A dear friend was recently involved in a car accident en route to the airport for a vacation. Fortunately, no one suffered serious injuries--but a sore back, a banged-up knee, and a two-week vacation delay is no fun. So, he turned to a comfort movie later that day...selecting Hot Rods to Hell.
|Gloria and the guys out for some kicks on the highway.|
|Laurie Mock as Tina.|
It's easy to dismiss Hot Rods to Hell as a campy melodrama with outdated dialogue. Two of the most overwrought scenes feature Tina, writhing in bed as she thinks of Duke and later frantically clutching her father in the car as Duke and a pal play "chicken" with the Phillips family.
|Mimsy Farmer as Gloria.|
In a historical context, Hot Rods to Hell serves as an intriguing transition from the Beach Party films of the early 1960s to the violent biker pictures heralded by the previous year's The Wild Angels (1966). It's almost as if the alienated youth characters from the 1950s had regressed from Brando's gang leader to parodies like Eric Von Zipper and then moved forward again with Duke and Gloria and eventually the Hells' Angels.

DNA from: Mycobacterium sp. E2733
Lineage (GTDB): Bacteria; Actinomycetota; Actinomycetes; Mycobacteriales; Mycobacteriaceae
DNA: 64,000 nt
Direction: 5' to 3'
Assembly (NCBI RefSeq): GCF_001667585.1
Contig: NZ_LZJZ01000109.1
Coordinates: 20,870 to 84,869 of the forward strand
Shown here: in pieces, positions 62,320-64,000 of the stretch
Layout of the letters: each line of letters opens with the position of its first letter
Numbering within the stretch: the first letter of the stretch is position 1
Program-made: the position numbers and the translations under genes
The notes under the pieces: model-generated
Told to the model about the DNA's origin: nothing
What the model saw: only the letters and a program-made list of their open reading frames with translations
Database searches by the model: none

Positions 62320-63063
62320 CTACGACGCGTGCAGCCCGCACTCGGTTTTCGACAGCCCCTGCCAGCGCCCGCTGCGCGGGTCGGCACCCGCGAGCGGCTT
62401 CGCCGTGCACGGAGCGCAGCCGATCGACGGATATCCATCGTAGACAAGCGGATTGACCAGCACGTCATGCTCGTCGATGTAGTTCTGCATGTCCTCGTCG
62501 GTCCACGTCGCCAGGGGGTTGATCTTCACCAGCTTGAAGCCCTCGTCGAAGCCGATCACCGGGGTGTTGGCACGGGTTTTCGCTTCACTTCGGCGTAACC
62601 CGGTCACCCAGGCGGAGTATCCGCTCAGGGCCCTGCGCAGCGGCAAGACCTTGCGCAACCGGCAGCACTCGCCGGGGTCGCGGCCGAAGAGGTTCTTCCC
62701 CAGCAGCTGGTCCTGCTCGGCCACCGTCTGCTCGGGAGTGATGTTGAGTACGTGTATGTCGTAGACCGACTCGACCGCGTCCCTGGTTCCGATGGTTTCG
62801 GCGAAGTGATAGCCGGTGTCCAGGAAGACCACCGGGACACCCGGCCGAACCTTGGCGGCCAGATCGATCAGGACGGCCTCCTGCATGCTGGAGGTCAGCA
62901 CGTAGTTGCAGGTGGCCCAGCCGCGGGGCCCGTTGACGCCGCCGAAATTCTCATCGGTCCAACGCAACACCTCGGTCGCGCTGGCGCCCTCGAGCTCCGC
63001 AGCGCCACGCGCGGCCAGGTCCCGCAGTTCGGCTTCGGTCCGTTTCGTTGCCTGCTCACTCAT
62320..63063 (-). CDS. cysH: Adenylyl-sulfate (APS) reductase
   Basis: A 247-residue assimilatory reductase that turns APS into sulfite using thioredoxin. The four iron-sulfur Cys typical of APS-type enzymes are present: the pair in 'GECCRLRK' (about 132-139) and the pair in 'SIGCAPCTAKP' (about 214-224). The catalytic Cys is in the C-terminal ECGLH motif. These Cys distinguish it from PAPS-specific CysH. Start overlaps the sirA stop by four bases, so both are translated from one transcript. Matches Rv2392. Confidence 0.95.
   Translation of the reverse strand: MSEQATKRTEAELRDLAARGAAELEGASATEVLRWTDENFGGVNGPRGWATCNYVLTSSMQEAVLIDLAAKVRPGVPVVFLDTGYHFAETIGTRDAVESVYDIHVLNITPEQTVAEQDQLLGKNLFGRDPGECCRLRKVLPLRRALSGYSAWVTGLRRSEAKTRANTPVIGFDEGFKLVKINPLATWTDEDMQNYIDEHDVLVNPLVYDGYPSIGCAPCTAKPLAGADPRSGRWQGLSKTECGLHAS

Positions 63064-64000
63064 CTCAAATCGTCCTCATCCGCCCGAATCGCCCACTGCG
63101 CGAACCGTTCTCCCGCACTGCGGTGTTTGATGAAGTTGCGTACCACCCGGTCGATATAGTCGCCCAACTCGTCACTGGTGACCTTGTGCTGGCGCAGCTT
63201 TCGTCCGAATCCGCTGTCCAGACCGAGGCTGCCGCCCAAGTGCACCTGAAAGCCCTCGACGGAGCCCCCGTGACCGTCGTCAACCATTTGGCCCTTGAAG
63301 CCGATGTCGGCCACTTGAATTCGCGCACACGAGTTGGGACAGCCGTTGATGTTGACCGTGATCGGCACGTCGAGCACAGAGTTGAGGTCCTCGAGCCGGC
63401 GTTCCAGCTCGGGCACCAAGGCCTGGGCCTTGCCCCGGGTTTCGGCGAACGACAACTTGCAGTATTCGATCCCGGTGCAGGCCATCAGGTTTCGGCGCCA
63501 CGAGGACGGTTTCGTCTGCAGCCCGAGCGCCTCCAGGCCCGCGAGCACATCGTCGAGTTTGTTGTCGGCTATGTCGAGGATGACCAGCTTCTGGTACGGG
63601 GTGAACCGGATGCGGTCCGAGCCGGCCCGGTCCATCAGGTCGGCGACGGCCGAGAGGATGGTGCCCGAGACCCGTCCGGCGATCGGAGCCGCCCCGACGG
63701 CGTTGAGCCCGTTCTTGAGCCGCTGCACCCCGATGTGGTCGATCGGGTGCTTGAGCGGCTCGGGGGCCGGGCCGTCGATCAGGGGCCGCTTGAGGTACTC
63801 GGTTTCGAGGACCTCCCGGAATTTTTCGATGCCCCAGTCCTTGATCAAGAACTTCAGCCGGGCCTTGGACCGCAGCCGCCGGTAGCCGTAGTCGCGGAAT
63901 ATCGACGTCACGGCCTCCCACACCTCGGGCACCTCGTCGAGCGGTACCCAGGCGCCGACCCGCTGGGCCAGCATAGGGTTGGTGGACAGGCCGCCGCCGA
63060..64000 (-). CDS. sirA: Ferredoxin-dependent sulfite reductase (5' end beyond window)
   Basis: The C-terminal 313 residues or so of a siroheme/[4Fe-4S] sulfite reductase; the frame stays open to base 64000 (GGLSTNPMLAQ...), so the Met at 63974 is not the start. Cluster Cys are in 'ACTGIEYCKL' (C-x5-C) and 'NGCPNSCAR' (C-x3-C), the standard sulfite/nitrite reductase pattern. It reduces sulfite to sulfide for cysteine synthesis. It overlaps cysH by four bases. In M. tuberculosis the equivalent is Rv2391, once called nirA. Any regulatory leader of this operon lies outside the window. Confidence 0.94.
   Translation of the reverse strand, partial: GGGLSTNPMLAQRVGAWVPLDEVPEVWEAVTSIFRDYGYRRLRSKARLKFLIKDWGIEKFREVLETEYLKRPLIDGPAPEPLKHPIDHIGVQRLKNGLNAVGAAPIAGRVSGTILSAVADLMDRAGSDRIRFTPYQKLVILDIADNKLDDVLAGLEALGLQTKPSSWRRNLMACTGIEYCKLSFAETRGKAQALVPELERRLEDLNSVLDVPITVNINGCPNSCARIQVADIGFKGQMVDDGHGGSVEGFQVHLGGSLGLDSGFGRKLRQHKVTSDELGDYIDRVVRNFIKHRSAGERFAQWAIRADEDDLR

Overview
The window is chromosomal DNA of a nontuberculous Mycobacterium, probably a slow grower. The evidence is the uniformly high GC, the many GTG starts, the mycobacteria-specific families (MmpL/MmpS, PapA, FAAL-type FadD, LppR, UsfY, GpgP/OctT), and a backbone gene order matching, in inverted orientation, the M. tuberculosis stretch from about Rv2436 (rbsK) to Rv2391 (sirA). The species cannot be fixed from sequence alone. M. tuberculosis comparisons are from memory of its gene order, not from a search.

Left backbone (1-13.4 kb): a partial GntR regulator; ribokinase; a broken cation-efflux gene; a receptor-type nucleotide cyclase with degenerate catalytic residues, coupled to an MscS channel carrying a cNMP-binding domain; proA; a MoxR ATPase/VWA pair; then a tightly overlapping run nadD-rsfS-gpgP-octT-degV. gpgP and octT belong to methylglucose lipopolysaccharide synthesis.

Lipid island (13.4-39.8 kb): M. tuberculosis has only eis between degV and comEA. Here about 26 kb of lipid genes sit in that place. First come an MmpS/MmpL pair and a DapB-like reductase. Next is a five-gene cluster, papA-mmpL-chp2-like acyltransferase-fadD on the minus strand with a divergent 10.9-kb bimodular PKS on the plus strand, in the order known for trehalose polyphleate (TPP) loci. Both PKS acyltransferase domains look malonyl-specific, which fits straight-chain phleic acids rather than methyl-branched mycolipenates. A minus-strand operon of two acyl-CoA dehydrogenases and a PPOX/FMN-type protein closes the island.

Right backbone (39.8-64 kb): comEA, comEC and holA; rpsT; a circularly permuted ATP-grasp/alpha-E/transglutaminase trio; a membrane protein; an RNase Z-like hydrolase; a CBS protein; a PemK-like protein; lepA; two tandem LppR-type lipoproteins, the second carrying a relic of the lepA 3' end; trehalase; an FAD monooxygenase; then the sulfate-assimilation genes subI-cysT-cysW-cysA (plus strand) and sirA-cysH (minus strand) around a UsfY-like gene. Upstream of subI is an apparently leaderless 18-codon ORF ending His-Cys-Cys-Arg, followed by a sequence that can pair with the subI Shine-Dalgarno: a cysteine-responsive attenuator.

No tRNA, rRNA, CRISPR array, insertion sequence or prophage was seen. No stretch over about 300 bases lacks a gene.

|Jeanne Crain as Tina's mother.|
It's an entertaining time-capsule film with a rock score performed by Mickey Rooney, Jr. and his Combo. My only major complaints are that the ending comes across as a cop-out and that Gloria, the film's most vibrant character, disappears well before the climax.
Mimsy Farmer, who played Gloria, and Gene Kirwood, who was Duke's pal Ernie, enjoyed intriguing careers after Hot Rods to Hell. Mimsy Farmer married an Italian screenwriter and forged a solid career in European cinema. Her most famous role may be as the lead to Dario Argento's 1971 thriller Four Flies on Grey Velvet. As for Gene Kirkwood, he became a producer on films such as Rocky, The Idolmaker, and New York, New York. That's just proof that alienated youths can grow into responsible adults.